By Deep Vakil
The student community of Ashoka is a petri-dish of experiences. Batches come and go, infusing this campus with a distinct culture. As the class of 2020 graduates – some topping it off with another year of ASP, and others moving on to the “real” world – I cannot help but ponder what this batch leaves behind. Perhaps owing to an unhealthy obsession with the notion of legacy, I ask myself for what shall future Ashokans remember us.
Will it be for the fact that our batch’s story could not reach its crescendo, owing to a global public health crisis? The fact that our batch witnessed the now fabled SSP from its inception to demise? Or that no batch after ours will have the opportunity to hear nostalgic stories from the founding batch about Ashoka in its earliest days? All of these may be true, but it leaves me wanting for more. I am reminded of when Nishant Kauntia of the Class of 2018 marked the departure of the founding batch by writing about the death of an Ashokan ethos, characterised by resounding doubt and Philosophia.
It is more true of our batch than of those preceding, that coming to Ashoka was a gamble. When we accepted our admission offers in 2017, we did not have access to placement figures or postgraduate prospects. Most of the founding batch were still on campus for their ASP. All we knew was that there was this up-and-coming liberal arts college in NCR that promised an ‘Ivy League’ education, with academic rigour and a student-driven campus culture. Implicit in the solicitations of the outreach department was the promise of Ashoka: a chance to play an active role in shaping the future of this soon-to-be-glorious institution.
And shape the future we did. Think of all the self-sustaining student associations our batchmates set up, that are now succeeded by new leadership every year. Aashlesh Pai and Kanishk Devgan were instrumental in starting our first satire publication, Kalinga. A defunct film society was turned into the bustling Navrang, under the leadership of Srijan Sinha, Kanishk Devgan, and Maitreyi Mittal. The society went on to organise the historic Endgame screening that filled an entire local cinema hall with Ashokans. Kumaraaditya Rao initiated the comedy club that we today adore for performing our memorable senior week roast: The Comic Relief.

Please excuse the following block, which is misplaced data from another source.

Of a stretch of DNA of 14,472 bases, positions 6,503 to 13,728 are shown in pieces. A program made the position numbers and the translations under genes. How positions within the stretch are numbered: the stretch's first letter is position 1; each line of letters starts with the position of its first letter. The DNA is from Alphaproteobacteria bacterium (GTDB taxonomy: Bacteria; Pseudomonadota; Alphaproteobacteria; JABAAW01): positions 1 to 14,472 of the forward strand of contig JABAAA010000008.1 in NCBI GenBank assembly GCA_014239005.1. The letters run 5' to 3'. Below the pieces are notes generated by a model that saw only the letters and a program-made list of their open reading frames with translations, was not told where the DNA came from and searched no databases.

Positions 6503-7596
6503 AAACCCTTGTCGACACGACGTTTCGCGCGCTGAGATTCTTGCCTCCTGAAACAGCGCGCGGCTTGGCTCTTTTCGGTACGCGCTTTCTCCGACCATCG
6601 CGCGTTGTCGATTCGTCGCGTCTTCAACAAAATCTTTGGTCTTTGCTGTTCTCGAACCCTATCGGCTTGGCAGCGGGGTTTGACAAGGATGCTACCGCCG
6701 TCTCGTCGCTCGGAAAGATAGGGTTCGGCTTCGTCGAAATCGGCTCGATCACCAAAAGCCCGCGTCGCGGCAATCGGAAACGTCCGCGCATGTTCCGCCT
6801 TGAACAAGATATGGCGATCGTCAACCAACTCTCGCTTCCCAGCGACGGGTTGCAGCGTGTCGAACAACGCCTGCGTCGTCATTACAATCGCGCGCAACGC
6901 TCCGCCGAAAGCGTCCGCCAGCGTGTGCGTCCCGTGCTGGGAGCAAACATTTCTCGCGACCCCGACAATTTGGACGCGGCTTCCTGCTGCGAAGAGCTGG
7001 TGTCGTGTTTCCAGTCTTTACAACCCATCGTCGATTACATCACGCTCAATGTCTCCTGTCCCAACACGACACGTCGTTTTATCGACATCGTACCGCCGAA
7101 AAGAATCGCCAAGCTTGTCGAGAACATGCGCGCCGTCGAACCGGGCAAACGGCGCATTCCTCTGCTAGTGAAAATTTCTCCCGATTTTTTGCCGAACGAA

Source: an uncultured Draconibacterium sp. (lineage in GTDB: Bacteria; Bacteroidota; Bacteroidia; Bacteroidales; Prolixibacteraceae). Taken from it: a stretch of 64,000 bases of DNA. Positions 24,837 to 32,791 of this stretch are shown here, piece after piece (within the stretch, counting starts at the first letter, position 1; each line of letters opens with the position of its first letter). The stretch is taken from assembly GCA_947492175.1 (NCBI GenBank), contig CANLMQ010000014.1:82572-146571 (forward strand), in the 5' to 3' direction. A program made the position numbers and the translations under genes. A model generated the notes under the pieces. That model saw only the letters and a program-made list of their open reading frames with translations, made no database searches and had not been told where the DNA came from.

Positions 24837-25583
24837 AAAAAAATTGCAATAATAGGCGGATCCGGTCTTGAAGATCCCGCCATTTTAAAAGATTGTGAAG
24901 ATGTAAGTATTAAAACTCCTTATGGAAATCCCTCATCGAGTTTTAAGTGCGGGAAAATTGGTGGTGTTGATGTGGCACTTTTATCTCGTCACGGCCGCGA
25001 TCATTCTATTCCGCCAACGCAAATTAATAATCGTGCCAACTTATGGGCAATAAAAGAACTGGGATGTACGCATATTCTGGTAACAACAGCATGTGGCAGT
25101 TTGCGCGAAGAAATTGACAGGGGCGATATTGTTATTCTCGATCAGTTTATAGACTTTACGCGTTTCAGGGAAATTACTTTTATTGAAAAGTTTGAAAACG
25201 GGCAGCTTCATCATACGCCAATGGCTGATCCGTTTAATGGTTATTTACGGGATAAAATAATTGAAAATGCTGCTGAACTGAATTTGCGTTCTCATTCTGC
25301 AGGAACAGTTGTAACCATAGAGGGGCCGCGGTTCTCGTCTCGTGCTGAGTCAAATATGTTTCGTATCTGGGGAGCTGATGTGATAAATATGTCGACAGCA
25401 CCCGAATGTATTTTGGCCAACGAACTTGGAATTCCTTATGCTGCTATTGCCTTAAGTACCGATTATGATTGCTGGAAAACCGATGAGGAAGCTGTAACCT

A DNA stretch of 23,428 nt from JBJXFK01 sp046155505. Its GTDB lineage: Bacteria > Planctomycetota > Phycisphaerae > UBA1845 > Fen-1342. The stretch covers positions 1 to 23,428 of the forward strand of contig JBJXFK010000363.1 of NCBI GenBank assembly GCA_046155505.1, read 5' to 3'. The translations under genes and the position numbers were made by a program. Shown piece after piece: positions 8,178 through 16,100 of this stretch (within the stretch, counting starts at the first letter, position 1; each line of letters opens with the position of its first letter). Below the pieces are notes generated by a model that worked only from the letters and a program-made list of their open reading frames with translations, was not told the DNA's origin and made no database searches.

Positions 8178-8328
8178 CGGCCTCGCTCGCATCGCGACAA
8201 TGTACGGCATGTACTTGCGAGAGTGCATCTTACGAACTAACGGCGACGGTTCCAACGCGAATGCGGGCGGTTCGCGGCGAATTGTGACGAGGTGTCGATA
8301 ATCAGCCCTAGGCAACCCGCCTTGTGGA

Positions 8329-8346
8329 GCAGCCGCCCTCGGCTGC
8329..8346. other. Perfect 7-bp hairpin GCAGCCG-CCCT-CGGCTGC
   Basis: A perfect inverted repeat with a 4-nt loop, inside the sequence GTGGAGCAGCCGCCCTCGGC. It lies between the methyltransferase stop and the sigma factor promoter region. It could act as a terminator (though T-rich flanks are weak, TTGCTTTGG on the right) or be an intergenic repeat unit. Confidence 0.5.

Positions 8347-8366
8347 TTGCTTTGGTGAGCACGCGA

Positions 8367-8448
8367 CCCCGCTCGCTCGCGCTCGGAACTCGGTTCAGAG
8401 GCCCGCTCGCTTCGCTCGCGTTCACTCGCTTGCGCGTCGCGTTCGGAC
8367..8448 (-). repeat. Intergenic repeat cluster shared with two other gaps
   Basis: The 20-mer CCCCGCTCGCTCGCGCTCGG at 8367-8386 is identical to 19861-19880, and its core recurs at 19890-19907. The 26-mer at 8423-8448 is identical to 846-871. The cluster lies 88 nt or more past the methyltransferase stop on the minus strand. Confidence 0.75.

Siddharth Goyal, Dimpy Nandwani, and Piyush Mishra started Club Atlas which organises frequent off-campus trips for students. The popular gaming club Eeshto was the fruit of the energy spent by Mukesh Sharma. The reinvigoration of clubs like Mad Batter for baking, Farm Fresh for gardening, and Respawn for e-games, could not have happened without the tireless efforts of Nivedita Nandakumar, Yashant Sharma, and Archit Checker and Shivam Agarwal, respectively.
One cannot miss the transformation undergone by fitness and sports activities at Ashoka. There are Srinidhi Pithani, Ayush Kukreja, and Rithvik URS who turned their passion for cycling into the Ashoka Cycling Club. Who knows what was to be of the Basketball Association without Vyoma Vijai and Vedika Jogani. Anand Waghmare made contributions to the badminton tournament, as did Arnav Mohan Gupta, to setting up the cricket league. Ashoka’s name and standing in competitive shooting were unmistakably cemented by Trisha Mukherjee’s gold medal at the international level. And how do we forget Abdul MM’s time as a stalwart sports minister, who started the annual marathon and swimming competitions. I cannot help but smile when I imagine how these student associations and traditions will grow in the coming years, as they take root in the rich history of our campus culture.
It would be an understatement to say that we fought tooth and nail to get those in Ashoka’s ivory tower to uphold the promise of Ashoka. Most memorable to me is the role we played in transforming Ashoka’s political sphere. Several of us remember the townhall in Takshila as the moment that redefined our expectations from the Student Government and our relationship with the administration. But our journey to this place started even before we came to campus, when Sumedha B Suresh rose in disobedience against the “dictatorship” of the erstwhile admin of our batch Whatsapp group.